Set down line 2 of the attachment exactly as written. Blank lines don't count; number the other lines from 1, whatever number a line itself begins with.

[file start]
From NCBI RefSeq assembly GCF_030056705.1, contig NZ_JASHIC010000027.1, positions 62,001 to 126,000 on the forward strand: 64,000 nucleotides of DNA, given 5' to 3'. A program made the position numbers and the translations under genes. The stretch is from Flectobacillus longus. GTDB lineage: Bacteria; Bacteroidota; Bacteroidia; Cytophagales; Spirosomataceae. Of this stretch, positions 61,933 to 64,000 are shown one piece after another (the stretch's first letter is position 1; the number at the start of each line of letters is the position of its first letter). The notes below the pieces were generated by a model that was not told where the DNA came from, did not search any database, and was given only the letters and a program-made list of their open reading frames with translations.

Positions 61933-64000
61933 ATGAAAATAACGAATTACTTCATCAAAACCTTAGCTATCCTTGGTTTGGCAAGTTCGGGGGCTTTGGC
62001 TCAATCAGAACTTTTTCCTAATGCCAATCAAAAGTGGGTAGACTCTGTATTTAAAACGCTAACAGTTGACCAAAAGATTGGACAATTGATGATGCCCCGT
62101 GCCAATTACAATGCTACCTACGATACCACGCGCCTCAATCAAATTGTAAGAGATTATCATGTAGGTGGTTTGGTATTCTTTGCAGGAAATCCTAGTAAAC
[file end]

Positions 61933-64000